Make time to explore the High Coast in Sweden!

Nordic nature is probably the greatest attraction for people who visit the region Västernorrland in Sweden and the environment in the High Coast is very special. First step to appreciate what we see and explore is to understand what are we standing by.

With Explore Höga Kusten we share informations about the High Coast World Heritage by driving you step-by-step through its foundations.

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Whatever the weather and time of the year, a walk along the High Coast's seashore is always spectacular and a great outdoor experience. Alternatively, you could try sailing to out-of-the-way locations for great coastal walking. Spring and summer is the ideal time to visit this heritage coastline. You couldn't imagine a more inspirational place to sail, look and listen.

A boat allows you to see and to step out onto some of the most spectacular shoreline in Sweden. With a waterside base at weekends for example, Höga Kusten can be a fantastic place for day boat owners, who prefere a style of sailing in contact with natural surroundings. If you want to venture outside to explore the coast, your boat can take you pretty much anywhere.

If we take the weather out of the equation and get to understand that we could go to the sea all year round, instead of just four/five weeks a year (if you have got a wet or warm suit, it doesn't matter whether it's raining, sunny or windy), we'll discover there is always something we can do, so... make time to explore!

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If living by the sea is something you can only dream of... we hope the photo gallery we started in the High Coast images section inspires you;  to walk, sail, paint or simply sightsee the Höga Kusten!

photo: © Key Strategic AB

 

Docksta Havet Bookshelf: see our flip brochures of the High Coast

Take inspiration from our High Coast Tips!

Sailing+
Nordic Walking

 Sailing+
Nature

Sailing+
Arts&Culture

Sailing+
Naturum
Höga Kusten
Museum

Discovering the High Coast: Seaside Impressions
Sailing the High Coast: Dockstafjärden
Navigation

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Docksta Havet AB

Address: Hamnen 10
87033 Docksta - Sweden
dh@dockstahavet.se
www.dockstahavet.se
+46 (0)76 3136628

see enlarged map on Google >

Friday
Feb052010

The High Coast (Höga Kusten) / Kvarken Archipelago world heritage site

2000: The whole High Coast area was inscribed on the World Heritage List and granted World Heritage status. The area has the largest land uplift of its kind in the world, which was a key reason for the designation of the High Coast as a World Heritage Site.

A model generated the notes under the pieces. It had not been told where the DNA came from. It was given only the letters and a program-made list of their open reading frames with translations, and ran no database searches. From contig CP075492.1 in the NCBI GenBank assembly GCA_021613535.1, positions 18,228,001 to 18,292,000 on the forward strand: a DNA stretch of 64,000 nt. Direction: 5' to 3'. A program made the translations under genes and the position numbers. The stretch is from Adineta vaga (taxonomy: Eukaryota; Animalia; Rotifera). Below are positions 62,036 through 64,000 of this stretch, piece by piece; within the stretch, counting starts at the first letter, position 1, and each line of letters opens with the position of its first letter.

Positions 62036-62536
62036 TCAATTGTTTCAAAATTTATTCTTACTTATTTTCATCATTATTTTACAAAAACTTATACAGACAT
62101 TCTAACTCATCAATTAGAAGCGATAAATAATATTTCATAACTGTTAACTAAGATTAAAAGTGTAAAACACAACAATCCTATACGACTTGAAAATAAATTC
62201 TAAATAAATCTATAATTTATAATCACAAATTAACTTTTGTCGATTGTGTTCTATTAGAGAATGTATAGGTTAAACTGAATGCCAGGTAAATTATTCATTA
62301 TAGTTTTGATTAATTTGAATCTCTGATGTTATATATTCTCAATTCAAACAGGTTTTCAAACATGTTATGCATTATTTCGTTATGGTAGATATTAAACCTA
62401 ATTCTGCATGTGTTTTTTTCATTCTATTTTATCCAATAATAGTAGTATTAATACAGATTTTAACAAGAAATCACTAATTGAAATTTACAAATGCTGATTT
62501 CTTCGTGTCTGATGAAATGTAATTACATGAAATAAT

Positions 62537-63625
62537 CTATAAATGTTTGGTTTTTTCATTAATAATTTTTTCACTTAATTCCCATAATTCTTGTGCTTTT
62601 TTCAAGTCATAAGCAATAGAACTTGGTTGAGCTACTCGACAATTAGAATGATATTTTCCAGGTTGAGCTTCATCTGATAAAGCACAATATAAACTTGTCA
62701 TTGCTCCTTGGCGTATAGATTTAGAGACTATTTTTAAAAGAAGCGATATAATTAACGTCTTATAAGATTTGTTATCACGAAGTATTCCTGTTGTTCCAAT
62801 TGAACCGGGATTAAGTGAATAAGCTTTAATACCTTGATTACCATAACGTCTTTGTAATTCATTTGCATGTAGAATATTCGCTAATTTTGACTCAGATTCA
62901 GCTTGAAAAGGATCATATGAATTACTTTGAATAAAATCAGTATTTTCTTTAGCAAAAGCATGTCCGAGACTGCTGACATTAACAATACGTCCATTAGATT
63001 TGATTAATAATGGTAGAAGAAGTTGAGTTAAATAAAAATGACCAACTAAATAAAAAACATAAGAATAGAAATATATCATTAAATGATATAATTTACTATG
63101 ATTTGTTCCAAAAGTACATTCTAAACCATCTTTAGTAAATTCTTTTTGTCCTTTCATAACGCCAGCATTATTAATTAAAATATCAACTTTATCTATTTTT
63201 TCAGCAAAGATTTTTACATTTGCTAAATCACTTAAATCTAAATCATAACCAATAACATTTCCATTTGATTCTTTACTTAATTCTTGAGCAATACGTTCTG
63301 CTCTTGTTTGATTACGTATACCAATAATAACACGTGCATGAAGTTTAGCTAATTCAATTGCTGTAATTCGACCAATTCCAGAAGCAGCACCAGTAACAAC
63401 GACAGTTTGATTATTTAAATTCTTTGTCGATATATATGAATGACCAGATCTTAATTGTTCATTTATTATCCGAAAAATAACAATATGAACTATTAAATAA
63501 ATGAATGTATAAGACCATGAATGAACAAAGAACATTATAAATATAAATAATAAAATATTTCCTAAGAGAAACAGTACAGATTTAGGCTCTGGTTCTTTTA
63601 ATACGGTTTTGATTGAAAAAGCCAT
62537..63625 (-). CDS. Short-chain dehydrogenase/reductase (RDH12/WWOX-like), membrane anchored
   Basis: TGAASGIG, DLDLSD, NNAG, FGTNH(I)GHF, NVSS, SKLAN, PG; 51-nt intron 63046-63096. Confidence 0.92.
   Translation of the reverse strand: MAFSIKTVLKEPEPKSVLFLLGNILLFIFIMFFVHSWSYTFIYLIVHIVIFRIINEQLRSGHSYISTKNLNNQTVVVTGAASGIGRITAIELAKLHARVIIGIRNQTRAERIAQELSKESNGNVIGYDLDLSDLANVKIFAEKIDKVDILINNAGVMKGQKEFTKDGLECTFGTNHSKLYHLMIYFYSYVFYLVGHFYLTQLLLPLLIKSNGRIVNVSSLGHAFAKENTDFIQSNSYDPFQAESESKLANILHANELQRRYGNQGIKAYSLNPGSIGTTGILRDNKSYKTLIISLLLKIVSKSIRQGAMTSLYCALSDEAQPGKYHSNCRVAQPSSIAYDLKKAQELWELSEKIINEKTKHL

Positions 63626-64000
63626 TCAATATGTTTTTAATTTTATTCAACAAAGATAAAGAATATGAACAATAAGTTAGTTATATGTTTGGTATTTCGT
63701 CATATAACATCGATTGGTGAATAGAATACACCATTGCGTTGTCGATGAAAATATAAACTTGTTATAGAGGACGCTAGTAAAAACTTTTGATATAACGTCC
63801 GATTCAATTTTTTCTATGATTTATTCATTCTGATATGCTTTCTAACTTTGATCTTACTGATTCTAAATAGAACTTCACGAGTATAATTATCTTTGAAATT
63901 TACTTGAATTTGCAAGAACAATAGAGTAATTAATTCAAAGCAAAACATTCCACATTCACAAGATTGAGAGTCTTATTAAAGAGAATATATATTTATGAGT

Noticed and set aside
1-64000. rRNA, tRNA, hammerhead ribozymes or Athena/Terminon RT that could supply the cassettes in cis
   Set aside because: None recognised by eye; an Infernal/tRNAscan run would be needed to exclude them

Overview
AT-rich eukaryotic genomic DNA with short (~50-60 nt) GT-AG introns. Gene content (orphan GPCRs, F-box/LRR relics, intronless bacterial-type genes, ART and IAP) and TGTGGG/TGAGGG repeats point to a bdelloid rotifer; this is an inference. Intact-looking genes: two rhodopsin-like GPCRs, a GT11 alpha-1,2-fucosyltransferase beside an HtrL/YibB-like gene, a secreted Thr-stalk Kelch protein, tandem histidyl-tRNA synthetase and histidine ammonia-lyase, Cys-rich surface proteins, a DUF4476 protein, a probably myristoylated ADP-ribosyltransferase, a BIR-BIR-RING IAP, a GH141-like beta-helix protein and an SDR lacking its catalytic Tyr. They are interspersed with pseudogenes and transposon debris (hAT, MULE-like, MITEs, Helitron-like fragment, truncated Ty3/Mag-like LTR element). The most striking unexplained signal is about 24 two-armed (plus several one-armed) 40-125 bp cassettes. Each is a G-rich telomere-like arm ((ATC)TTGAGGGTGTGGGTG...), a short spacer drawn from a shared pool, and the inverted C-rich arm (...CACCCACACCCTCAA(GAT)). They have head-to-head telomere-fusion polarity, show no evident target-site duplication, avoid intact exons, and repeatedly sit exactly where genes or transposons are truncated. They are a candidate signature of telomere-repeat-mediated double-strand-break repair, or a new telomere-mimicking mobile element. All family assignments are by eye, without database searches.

HK_2082.gifThe High Coast (Sweden) is located on the west shore of the Gulf of Bothnia, a northern extension of the Baltic Sea.
The area covers 142,500 ha including a marine component of 80,000 ha, which includes a number of offshore islands.
The irregular topography of the region - a series of lakes, inlets and flat hills rising to 350 m - has been largely shaped by the combined processes of glaciation, glacial retreat and the emergence of new land from the sea. Since the last retreat of the ice from the High Coast 9,600 years ago, the uplift has been in the order of 285 m which is the highest known 'rebound'. The High Coast site affords outstanding opportunities for the understanding of the important processes that formed the glaciated and land uplift areas of the Earth's surface. (Font: UNESCO - More info at http://whc.unesco.org/en/list/898)

 
In July 2006, the Kvarken Archipelago was inscribed on the World Heritage List, as an extension to the Sweden's High Coast (Höga Kusten). It is the first UNESCO's Natural Heritage Site in Finland. Together, these two areas form a complementary geological complex featuring land uplift unlike anything found elsewhere in the world.

14a.gifThe Kvarken Archipelago (Finland) numbers 5,600 islands and islets and covers a total of 194,400 ha (15% land and 85% sea). It features unusual ridged washboard moraines, "De Geer moraines", formed by the melting of the continental ice sheet, 10,000 to 24,000 years ago. The Archipelago is continuously rising from the sea in a process of rapid glacio-isostatic uplift, whereby the land, previously weighed down under the weight of a glacier, lifts at rates that are among the highest in the world. As a consequence of the advancing shoreline, islands appear and unite, peninsulas expand, lakes evolve from bays and develop into marshes and peat fens. This property is essentially a "type area" for research on isostasy; the phenomenon having been first recognized and studied here. We congratulate Finland with the inscription of Kvarken on the World Heritage List! (from: Nordic World Heritage Foundation - Newsletter August 2006)
Photo on the left: Tuukka Pahtamaa ©

Land uplift in the Kvarken is very intense and the archipelago is constantly changing shape. New islands emerge from the sea, bays are transformed into lakes and shipping lanes become shallower. Since the land surface increases by a hundred hectares a year, these changes can be noticed during one generation. See more about "The Kvarken Archipelago - a World Heritage" at the Finnish Ministry of the Environment website. And here is the link to The Kvarken region picture gallery. But don't miss to visit The Kvarken Nature Guide!
 
Both High Coast and Kvarken Archipelago are inscribed on the World Heritage List under Natural Criterion viii: "to be outstanding examples representing major stages of earth's history, including the record of life, significant on-going geological processes in the development of landforms, or significant geomorphic or physiographic features".

They are also legally gazetted as "protected landscape/seascape" of IUCN management categories.

The distance between the areas is 150 kilometres.

See also: The Kvarken Archipelago and The High Coast World Heritage Site at www.kvarken.fi.

Wednesday
Nov112009

The marine realm of the High Coast

The Marine Realm